In horse racing, the winners take centre stage, but the horses they beat deserve attention as well. Let’s hear it for the losers.
Not the honourable losers like Alydar (runner-up in all three U.S. Triple Crown races in 1978) or Wyndburgh (three-time runner-up in the Grand National).
No, the serial losers who have turned defeat into a fine art. Horses such as the Australian mare Oureone, who between 1976 and 1983 raced 124 times and never won; or Quixall Crossett (0 for 103) in England; or Zippy Chippy (0 for 100) in the U.S.
And while we’re in the mood, let’s salute those anti-heroes famous for a piece of sheer losing artistry – such as the horses who failed to win a walkover.
British racing fans, true to the national tradition of supporting the underdog, have canonised several serial losers, horses with a lengthy roll-call of defeats unsullied by victory.
Amrullah, an 80,000-guinea yearling, ran in 74 races on the flat, over hurdles, and in steeplechases, and lost them all.
It is a measure of the promise with which he started his career that his first outing in October 1982 was in a Newmarket maiden race won by Tolomeo, who the following year would land the Arlington Million.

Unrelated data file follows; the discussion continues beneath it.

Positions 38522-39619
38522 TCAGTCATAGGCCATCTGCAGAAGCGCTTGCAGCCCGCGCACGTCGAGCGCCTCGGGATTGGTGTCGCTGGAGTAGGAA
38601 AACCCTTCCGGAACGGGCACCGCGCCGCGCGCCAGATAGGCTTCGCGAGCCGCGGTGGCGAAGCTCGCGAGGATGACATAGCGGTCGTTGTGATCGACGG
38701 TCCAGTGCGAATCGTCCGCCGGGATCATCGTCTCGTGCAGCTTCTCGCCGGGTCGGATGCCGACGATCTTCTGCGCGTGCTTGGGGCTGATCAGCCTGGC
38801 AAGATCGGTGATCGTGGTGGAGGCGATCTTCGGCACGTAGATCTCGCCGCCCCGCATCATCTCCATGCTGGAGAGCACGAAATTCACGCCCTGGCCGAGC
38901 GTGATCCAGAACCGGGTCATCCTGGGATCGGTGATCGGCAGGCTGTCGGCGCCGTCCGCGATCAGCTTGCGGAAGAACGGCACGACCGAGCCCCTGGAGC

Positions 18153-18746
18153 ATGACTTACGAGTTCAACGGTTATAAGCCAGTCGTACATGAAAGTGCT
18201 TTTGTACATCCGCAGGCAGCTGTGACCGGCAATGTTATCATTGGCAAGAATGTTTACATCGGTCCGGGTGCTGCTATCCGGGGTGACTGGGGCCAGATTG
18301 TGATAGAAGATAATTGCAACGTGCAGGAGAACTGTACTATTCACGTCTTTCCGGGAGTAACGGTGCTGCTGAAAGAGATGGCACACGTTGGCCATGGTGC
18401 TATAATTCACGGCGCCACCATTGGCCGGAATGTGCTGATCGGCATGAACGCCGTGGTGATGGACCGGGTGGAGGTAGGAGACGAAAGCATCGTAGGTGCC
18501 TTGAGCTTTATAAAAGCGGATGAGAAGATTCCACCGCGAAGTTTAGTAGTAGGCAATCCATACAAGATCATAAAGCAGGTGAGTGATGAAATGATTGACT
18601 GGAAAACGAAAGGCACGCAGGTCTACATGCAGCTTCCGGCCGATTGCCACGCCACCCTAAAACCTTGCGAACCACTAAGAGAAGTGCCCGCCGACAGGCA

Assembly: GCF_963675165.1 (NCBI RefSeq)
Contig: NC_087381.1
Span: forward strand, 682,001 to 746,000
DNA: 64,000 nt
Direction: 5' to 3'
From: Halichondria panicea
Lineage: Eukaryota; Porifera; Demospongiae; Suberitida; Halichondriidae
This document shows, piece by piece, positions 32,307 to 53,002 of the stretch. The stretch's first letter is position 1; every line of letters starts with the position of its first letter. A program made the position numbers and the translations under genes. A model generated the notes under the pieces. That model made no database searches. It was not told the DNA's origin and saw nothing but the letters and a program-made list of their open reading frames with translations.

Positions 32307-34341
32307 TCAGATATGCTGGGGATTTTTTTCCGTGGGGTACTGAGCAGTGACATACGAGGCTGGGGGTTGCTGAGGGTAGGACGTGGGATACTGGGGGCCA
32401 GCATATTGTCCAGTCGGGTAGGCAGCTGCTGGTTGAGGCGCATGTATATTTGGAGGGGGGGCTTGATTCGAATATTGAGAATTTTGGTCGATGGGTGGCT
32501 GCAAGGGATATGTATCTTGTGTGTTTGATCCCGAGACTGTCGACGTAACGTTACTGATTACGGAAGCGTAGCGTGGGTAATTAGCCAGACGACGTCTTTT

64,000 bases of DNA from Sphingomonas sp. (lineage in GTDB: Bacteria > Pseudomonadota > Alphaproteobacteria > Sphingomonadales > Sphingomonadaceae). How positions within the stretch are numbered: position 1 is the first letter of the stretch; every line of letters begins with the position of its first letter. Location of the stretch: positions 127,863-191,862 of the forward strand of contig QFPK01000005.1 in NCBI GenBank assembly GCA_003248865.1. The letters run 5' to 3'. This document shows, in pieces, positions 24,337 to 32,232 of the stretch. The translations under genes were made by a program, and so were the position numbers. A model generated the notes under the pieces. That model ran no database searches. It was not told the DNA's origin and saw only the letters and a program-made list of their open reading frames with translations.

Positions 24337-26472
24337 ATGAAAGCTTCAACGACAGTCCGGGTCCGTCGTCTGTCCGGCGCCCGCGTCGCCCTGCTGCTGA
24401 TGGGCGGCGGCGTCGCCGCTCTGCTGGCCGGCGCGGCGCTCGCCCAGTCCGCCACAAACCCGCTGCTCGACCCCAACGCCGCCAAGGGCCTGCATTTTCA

But Amrullah was disinclined to build on that potential, and was soon being written off as a horse who simply could not be bothered to exert himself.
He certainly had ability. On one occasion, he was beaten a neck, and was so often placed in good races that by the time of his last outing, in a Fontwell Park steeplechase in March 1992, he had earned more than £26,000 in place money.
As Amrullah’s career progressed (at least in one sense), his reluctance to win became ever more widely noticed, each outing generated wry amusement.
Not with everyone, however. Timeform, the publisher of form information based in Yorkshire, failed to get the joke, and attached to Amrullah’s rating the dreaded “double squiggle” symbol, racing’s equivalent of the mark of Cain, to indicate his unshakable unreliability. Like a maiden aunt admonishing a wayward adolescent, Timeform airily dismissed the poor fellow as “thoroughly irresolute.”
But Amrullah had the last laugh. When it was announced that connections were giving up the unequal struggle and retiring him, the story was run on national television news.
If Amrullah was a good horse who pretended to be a moderate one, Peggy’s Pet was just poor.
Between 1962 and 1970, Peggy’s Pet posted a career record of 94 defeats and no wins under the Rules of Racing, plus a further 17 defeats in point-to-points (that branch of British steeplechasing organised by hunts, rather than run under Rules).